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Accessible Fitness, more choices for more people

Fitness has always been a concern with regard to both mental and physical health regardless of age, gender, or any other variables that make each one of us unique. And for those in the blind community, fitness is every bit as much—if not more—important.

Exercise for the visually impaired is something that should be incorporated into a weekly, if not daily, routine for a variety of reasons that are both similar and different from people within the sighted community. For those with total loss of sight as well as for those who are low sighted, a lack of regular exercise can bring on a host of other issues, including weight gain, sluggishness, and perhaps worst of all for many, insomnia or a circadian rhythm that has been thrown completely off track.

A quality workout done at the right time of day and at the right pace to meet your unique physical and mental needs is just what the doctor may have forgotten to order. For many blind people, fitness has been a challenge: without someone to guide you and without the ability to drive yourself to the gym, it becomes obvious why so many visually impaired individuals give up—but with the BlindAlive line of Fitness Workouts for blind people, you’ll never have to depend on anyone else again.

Yoga and Strength Training with wieghts for blind people along with a variety of other cardiovascular exercises help our bodies stay toned, help us gain muscle mass and lose weight, but most of all, can help lead a blind person away from a sense of helplessness.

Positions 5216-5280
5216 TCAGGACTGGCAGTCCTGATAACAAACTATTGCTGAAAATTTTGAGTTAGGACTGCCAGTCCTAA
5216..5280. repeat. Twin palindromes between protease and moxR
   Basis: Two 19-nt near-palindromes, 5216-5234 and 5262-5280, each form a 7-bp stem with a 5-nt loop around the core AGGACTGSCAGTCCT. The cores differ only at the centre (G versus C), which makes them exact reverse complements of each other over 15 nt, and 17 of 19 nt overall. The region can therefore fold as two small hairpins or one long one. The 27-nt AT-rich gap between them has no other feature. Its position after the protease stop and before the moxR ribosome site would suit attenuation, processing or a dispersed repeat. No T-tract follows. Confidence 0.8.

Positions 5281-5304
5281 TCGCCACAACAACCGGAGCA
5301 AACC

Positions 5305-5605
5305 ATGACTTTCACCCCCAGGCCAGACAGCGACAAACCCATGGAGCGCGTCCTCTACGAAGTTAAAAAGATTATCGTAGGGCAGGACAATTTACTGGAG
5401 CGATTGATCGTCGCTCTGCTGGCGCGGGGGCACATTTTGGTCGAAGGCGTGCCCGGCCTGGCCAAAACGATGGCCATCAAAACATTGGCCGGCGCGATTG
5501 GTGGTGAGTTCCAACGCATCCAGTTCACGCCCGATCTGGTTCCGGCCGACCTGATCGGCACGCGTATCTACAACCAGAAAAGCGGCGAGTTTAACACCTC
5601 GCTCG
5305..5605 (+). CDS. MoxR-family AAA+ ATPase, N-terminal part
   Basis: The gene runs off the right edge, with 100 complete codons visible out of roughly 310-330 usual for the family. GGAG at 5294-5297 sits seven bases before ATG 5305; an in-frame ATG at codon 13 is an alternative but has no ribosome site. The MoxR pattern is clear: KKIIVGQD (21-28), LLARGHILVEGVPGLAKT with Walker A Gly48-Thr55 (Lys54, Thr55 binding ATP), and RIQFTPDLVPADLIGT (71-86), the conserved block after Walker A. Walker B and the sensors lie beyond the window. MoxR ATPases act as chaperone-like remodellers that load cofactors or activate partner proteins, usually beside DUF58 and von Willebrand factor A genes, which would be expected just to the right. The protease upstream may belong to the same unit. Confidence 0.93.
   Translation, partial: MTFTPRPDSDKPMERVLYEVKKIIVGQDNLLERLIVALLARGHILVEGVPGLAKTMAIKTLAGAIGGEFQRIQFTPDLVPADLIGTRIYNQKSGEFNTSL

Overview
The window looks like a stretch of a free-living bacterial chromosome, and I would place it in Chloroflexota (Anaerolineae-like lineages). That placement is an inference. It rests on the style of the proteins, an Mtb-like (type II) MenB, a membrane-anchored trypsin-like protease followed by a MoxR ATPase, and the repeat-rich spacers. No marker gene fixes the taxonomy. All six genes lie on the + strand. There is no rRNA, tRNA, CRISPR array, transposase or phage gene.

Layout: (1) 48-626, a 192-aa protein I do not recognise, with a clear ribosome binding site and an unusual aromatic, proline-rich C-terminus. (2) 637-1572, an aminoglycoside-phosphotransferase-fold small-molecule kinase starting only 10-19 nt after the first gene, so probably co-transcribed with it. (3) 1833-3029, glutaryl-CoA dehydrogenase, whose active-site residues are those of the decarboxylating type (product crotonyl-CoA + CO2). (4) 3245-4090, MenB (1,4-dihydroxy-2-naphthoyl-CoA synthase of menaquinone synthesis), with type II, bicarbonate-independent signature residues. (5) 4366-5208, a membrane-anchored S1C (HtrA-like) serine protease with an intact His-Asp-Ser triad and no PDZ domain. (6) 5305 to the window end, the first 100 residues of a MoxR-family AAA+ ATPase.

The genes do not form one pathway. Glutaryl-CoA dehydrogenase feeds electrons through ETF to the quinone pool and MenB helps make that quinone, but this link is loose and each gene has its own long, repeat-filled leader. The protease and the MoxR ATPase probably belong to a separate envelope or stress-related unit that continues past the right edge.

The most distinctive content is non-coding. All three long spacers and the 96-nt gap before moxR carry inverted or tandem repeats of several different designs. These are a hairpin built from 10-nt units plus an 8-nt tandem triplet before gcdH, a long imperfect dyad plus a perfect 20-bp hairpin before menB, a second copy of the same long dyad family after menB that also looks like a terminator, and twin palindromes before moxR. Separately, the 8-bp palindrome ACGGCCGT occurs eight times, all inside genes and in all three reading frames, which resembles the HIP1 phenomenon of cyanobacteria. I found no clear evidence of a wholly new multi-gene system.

Are you ready to sweat? Come get healthy and leave all your notions of not being able to get fit due to your visual impairment behind with BlindAlive!

Are You A Secret Eavesdropper? Closed Doors Can Change A Life

It is a cool, rainy day and Jingles, my guide dog is curled at my side keeping me safe and warm. Fear, anger, and sadness have been running high these last weeks and I decided that today is the day to go digging around in my inner terrain to find out why. These deep explorations are not much fun, but in order to free myself, I have learned that these trips are necessary. Emotions are not supposed to take up residence in a body. They are supposed to be “energy in motion,” so they need to keep moving. It is up to us to keep them moving through, so they do not get stuck, and set us up for depression and disease.